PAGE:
One of the early headlines coming out of Packers training camp involves a tight end who fans did not get to see much of in 2010.
But it isn’t Jermichael Finley.
Instead, fifth round draft choice D.J. Williams has been showing off his impressive ball skills in seven-on-seven segments and individual drills, making fans believe that general manager Ted Thompson has once again struck gold in the middle rounds of the draft.
There’s no denying that Finley is a lock to start as long as he is healthy, but the departure of free agent Donald Lee and no apparent back-up could mean that Williams, a junior from Arkansas, could contribute in 2011.
Wondering if Williams defines Ted Thompson’s mantra of “Packer people”? ESPN’s E:60 ran a segment on Williams portraying his extremely difficult childhood. Growing up, Williams dealt with a drug-inflicted, abusive father and eventually escaped with his mother and sister to Arkansas, where the family of three began a new life.
Two years ago, Packers’ Aaron Rodgers was being booed by Packers’ fans as he stepped on to the team’s practice facility in training camp. Yet he accomplished what many believed to be an impossible feat: stepping out of Brett Favre’s shadows establishing himself as a premier NFL quarterback, passing for over 4,000 yards and 28 touchdowns.
And it was a mere six months ago that Rodgers shed the label of failing to win in the clutch, reeling off six straight win-or-go-home contests on his way to a Super Bowl XLV championship, a game in which he was awarded the MVP (and a shiny, new car).
So with the city of Green Bay backing his every move and a world championship under his belt (pun intended), Rodgers will now try attempt to accomplish the next feat in his already-stellar career: the title of league’s best quarterback.
Since New England’s Tom Brady and Peyton Manning entered the league in 1998 and 2000, respectively, they have been at the head of their classes, combining for 660 touchdowns, four Super Bowl rings and two future busts in Canton whenever they decide to walk away from the game.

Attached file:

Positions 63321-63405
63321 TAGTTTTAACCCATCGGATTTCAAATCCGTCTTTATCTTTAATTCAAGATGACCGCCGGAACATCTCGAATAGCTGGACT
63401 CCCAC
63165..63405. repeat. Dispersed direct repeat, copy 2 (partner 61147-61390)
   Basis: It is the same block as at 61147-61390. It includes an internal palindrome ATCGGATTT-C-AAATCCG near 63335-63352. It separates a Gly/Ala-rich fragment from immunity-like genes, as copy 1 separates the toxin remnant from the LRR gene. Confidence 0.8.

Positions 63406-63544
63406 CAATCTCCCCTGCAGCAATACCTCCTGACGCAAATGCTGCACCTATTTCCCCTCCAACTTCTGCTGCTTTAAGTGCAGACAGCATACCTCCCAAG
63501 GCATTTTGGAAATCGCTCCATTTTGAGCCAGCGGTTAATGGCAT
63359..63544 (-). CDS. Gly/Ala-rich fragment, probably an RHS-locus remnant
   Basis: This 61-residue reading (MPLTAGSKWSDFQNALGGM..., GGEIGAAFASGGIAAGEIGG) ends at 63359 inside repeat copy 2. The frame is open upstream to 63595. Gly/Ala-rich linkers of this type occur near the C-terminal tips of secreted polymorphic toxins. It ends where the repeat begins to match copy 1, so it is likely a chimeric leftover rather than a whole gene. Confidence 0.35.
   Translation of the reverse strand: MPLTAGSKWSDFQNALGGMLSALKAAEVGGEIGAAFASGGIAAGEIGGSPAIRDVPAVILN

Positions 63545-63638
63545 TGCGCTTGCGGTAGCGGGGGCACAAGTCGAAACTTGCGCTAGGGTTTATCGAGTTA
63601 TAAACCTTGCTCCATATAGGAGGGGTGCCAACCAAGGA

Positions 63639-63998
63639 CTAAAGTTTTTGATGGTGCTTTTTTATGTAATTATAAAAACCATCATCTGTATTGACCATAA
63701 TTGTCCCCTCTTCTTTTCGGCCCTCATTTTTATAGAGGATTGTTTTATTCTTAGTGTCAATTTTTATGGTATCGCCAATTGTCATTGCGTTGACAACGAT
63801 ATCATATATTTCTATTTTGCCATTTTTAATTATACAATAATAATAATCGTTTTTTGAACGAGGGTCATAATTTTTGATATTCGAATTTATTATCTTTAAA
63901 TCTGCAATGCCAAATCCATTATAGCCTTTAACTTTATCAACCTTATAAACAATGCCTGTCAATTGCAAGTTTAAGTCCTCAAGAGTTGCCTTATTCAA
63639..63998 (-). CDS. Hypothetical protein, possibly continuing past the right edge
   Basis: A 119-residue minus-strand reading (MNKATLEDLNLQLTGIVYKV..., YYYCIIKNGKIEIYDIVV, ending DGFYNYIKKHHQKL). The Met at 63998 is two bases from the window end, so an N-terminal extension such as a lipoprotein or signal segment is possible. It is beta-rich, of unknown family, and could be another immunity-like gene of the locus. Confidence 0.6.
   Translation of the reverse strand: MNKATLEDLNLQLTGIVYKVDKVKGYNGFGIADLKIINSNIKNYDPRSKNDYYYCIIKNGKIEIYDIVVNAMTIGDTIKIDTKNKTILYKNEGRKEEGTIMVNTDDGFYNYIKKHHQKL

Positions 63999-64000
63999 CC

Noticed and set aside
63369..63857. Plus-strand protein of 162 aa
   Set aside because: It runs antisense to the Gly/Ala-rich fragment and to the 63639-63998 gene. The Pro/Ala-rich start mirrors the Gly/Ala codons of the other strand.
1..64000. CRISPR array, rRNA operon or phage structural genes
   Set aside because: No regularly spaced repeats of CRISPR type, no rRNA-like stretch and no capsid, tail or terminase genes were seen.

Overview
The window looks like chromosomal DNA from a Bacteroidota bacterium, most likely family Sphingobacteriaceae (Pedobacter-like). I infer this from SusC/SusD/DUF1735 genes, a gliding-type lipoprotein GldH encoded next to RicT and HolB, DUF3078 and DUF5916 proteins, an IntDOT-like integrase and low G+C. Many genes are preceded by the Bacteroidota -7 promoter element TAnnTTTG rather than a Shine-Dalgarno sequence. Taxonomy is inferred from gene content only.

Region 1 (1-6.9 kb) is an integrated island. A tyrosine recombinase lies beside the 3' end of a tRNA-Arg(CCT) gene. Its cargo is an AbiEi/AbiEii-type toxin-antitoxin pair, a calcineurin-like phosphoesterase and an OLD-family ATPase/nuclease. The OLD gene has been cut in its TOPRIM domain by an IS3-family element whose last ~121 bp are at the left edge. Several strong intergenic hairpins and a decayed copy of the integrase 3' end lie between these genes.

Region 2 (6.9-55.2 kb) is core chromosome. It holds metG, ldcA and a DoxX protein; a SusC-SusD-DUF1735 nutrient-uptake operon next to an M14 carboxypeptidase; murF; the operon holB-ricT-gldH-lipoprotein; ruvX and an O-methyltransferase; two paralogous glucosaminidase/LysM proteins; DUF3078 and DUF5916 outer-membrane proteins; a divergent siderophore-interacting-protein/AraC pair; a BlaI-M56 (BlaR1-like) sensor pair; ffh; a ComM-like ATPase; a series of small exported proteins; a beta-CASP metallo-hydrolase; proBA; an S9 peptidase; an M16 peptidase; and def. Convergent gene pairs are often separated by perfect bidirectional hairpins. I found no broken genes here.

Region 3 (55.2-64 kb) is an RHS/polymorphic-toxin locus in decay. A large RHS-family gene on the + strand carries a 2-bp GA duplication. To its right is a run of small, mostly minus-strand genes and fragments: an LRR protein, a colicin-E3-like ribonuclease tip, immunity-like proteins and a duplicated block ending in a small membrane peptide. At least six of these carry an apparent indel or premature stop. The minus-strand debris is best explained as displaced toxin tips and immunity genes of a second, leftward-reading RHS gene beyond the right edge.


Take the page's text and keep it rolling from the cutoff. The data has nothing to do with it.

But with Manning dealing with a neck injury that could force him to miss time in 2011, and Brady having just celebrated his 34th birthday, the window of opportunity for Rodgers to surpass both just opened, and there’s an excellent chance for him to do it.
The Packers added valuable prospects in the 2011 NFL Draft and re-signed wide receiver James Jones and fullback John Kuhn, but there were a handful of players the team lost last week. Here’s a look at where those players wound up, what it means for those teams and how it will affect the Packers in 2011.
Daryn Colledge: Arizona Cardinals — 5 years, $27.5 million
Why he left the Packers: A common theme with all the Packers who left via free agency is that the Packers simply could not afford them. This is certainly the case with Colledge, who leaves Green Bay after five successful seasons. The money was not there, as seen by the contract Arizona gave him, and the Packers had viable (and cheaper) replacements in Derek Sherrod, T.J. Lang, Nick McDonald and Marshall Newhouse.
Why he joined the Cardinals: Colledge received a big payday as an injury-free starting left guard on a Super Bowl team, replacing long-time veteran Alan Faneca, who retired at season’s end. He will start from day one, protecting new quarterback Kevin Kolb and blocking for Beanie Wells. The Cardinals are starting fresh, in a sense, with Kolb and Colledge is now a piece of that.
What it means for the Packers: Ted Thompson clearly believes in the candidates at left guard, as the money was there for the Packers to bring back Colledge. The rookie Sherrod has seen first team reps during the first week of practice, and Lang, McDonald and Newhouse should make for healthy competition.
Brandon Jackson: Cleveland Browns — 2 years, $4.5 million
The Green Bay Packers announced Wednesday that the team will make its long awaited trip to the White House on Friday, Aug. 12, just one day before they open their preseason schedule at Cleveland.
The visit to meet with the President, a tradition for all major sport champions, had been delayed due to the NFL’s lockout, which forbade coaches and players from contacting each other.
Cornerback Charles Woodson created playful controversy in a post-game address to the team after the Packers defeated the Bears 21-14 in the NFC Championship Game.
He told the team, in regards to Obama, a Chicago native and Bears fan, not traveling to Dallas to watch the team in Super Bowl XLV: “If the President don’t wanna come see us play, we’ll go see him.”
Woodson will now get that chance to go see the President, but his former teammates will not.